Tim Urbanowicz: Great, great to be here Nate.

Nate Geraci: Tim, as I mentioned at the top of the segment, nothing in investing is ever easy, but I do think investors are finding fixed income especially challenging right now. To begin, can you maybe give us your overall view of the current bond market? Do you agree? Is this a more challenging environment than we've seen in a while?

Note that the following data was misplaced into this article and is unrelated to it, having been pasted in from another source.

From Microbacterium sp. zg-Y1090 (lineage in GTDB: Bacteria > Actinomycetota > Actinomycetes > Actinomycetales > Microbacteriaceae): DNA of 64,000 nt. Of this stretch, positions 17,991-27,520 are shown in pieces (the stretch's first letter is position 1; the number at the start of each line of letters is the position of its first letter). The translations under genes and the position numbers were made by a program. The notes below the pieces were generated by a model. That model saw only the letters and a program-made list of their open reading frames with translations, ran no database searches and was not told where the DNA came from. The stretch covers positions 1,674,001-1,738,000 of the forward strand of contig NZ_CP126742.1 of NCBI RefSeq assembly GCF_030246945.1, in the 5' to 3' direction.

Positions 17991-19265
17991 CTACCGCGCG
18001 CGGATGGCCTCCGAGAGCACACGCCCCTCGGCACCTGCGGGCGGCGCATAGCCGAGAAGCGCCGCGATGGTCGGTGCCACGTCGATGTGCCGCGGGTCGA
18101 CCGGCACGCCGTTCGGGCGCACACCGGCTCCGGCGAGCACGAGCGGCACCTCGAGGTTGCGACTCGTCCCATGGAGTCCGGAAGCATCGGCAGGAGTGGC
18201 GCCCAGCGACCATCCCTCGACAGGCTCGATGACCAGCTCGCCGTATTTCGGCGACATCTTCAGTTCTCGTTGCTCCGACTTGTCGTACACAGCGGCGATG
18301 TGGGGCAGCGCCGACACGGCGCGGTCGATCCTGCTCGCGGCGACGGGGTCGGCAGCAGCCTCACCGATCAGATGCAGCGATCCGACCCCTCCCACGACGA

Tim Urbanowicz: No doubt. No doubt this has been and continues to be a very challenging environment for fixed income investors. Just to put this in perspective even further today, if I were to go out there and buy a 10-year U.S. Treasury bond, the yield that I would receive on that bond would be right around 2.87%. That same allocation 10 years ago would have produced a yield right around 4%. 15 years ago it would have produced a yield around 4.5%. And 20 years ago, my yield would have been north of 5%. So, no doubt that is creating some challenges for investors. In recent years, a few different strategies that investors have used to help overcome those challenges - they've done one of two things. They've either added duration risk to their portfolio, meaning that they've gone further out with their investments on the yield curve and thus increased the sensitivity of their portfolios to rising rates. Or B, what they've done is they've added credit risk to their portfolio, meaning that they've dipped down the spectrum and maybe gone from an investment grade portfolio to a high-yield portfolio. While that's worked well in the past, the issue that we see with that going forward is really two-fold. Number one, you've seen this flattening of the yield curve, meaning that the further out you go, the increase in compensation that you're receiving to do that has compressed. On the credit spread side of things, we've also seen a significant compression in credit spreads, or the level of excess compensation that investors receive from dipping down the spectrum on credit quality. Just a couple examples of this, if you look at last August - last August, if I were to go from a two year to a ten year treasury, the boost that I would receive in my yield would be right around 60%. So 60% pickup. Today, that boost, with the flattening of the yield curve that we've seen, that boost would only be about 8%. So that has created a challenge. If we look at credit spreads and the compression that we've seen in credit spreads, last August, if I were to hold an investment-grade portfolio and rotate that to a high-yield portfolio, the pickup that I would get on my yield would be north of 3.3%. Today, that pickup has gone down to right around 2%. So all in all, very challenging environment. To throw a cherry on top of this all is liquidity. The ease of getting into and out of bonds. First of all, it's never been easy to do but if you plop on top of that just all the challenges, post-financial crisis, as dealer inventories, or the amount of bonds that they're holding on their books is dropped, it's become even more difficult and not to mention even more expensive. So all that to say, we completely agree. It's a challenging environment. I think the environment really forces investors to get creative with their fixed income solutions and I think the good news and the good piece about this is that there are solutions, particularly on the ETF side that have been built to help investors navigate the environment.